The social marketing programme for ORT in a rural Kenyan district included sales of flavoured ORT sachets through shops and a mass communication and education campaign . In the Philippines, social marketing of iron and folic acid supplements in rural municipalities combined free distribution of iron-folic acid supplementation targeted to pregnant women through the public health system and sales of iron supplements to non-pregnant women by village health workers (VHWs) and drug outlets, as well as training VHWs and school teachers in counselling and information, education and communication (IEC) .
The Kilombero and Ulanga Insecticide-Treated Net project (KINET) in Tanzania distributed branded ITNs and net treatment kits through retail outlets, and included a comprehensive IEC campaign [19, 30, 32–34]. Vouchers reducing the price of nets at retail shops by 17% were distributed to pregnant women and mothers of under-five children attending public clinics.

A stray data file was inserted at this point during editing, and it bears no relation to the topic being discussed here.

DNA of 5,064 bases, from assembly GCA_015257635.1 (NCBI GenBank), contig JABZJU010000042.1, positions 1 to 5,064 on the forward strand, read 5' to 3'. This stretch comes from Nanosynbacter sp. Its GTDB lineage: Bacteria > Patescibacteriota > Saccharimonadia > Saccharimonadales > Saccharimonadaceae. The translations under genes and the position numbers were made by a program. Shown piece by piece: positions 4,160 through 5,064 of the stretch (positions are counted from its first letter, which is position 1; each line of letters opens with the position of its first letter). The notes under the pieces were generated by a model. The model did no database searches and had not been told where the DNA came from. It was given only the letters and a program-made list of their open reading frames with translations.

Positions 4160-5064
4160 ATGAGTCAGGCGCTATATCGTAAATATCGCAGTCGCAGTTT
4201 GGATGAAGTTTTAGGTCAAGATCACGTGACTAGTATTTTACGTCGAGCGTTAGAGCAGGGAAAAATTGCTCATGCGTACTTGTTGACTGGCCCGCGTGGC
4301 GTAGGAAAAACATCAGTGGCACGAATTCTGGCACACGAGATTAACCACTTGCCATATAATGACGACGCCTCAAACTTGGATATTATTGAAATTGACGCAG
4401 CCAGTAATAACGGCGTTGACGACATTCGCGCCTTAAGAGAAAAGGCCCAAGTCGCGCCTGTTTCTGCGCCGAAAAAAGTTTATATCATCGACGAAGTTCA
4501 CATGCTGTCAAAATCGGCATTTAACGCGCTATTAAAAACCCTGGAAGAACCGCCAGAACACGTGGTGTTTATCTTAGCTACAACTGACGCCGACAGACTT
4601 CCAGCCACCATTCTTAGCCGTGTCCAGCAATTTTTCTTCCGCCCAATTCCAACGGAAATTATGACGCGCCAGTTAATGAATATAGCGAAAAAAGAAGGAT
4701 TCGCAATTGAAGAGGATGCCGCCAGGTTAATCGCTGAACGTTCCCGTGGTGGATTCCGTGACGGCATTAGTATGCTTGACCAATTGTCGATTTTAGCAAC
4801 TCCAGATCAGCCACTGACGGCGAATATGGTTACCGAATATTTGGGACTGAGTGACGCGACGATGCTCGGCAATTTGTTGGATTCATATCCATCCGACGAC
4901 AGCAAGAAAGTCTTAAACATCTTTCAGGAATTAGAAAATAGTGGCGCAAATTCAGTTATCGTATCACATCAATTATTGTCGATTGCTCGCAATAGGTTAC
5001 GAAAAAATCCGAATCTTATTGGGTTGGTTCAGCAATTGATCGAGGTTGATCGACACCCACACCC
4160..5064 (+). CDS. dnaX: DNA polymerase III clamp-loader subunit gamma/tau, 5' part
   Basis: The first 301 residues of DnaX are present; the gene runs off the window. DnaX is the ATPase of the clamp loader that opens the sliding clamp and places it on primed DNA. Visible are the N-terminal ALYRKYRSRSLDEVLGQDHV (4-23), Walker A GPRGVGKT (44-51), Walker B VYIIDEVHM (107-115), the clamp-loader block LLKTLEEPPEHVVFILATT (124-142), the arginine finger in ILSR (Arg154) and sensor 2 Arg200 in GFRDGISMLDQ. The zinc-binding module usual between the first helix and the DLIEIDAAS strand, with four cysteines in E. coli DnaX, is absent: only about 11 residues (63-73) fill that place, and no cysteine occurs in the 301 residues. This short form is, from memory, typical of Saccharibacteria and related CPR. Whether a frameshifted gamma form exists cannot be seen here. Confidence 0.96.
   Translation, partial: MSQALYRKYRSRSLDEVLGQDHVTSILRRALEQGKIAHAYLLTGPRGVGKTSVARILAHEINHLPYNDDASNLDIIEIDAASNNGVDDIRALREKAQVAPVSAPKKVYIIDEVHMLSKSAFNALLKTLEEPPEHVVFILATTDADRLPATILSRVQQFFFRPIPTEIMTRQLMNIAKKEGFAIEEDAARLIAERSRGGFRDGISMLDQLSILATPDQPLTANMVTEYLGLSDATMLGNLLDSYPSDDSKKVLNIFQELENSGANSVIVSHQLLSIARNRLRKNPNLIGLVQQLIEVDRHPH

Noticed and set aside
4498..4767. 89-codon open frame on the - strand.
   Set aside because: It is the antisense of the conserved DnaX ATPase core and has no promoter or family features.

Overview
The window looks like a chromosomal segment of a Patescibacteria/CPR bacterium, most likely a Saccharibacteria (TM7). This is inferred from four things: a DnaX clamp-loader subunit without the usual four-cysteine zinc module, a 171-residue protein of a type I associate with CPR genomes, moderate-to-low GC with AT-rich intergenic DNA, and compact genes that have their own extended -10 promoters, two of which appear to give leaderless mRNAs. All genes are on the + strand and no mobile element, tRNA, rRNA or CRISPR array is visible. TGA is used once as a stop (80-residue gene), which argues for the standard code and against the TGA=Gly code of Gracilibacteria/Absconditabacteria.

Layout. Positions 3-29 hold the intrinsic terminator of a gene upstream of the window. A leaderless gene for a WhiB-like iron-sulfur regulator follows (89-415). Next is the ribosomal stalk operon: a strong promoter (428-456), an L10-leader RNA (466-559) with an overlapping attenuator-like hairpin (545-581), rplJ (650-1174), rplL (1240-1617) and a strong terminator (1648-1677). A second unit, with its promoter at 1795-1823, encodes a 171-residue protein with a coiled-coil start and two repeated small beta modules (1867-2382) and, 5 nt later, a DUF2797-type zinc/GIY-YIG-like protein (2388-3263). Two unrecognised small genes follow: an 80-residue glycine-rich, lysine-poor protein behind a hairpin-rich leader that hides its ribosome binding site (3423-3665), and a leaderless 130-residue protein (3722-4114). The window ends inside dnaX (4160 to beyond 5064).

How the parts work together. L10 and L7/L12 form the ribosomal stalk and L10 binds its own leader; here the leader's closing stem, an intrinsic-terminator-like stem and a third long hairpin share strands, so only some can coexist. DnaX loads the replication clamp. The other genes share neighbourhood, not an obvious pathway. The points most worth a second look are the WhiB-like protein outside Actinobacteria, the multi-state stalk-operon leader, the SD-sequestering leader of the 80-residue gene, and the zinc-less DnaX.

Vouchers for free nets and treatment from retail outlets were used alongside measles vaccination in a campaign approach in an urban Zambian district . Two other voucher schemes for sexual and reproductive health care (SRHC) were implemented in Nicaragua. The first targeted adolescent girls at various sites, entitling the recipient to free SRHC at NGO, public and for-profit clinics [36, 37]. The second scheme provided free STI care at private for-profit and NGO clinics for sex workers and their clients .
Two final interventions combined social marketing with prepackaged treatments – for STI treatment for male urethritis in Uganda  and prepackaged treatment for childhood malaria and acute respiratory infections in Nigeria .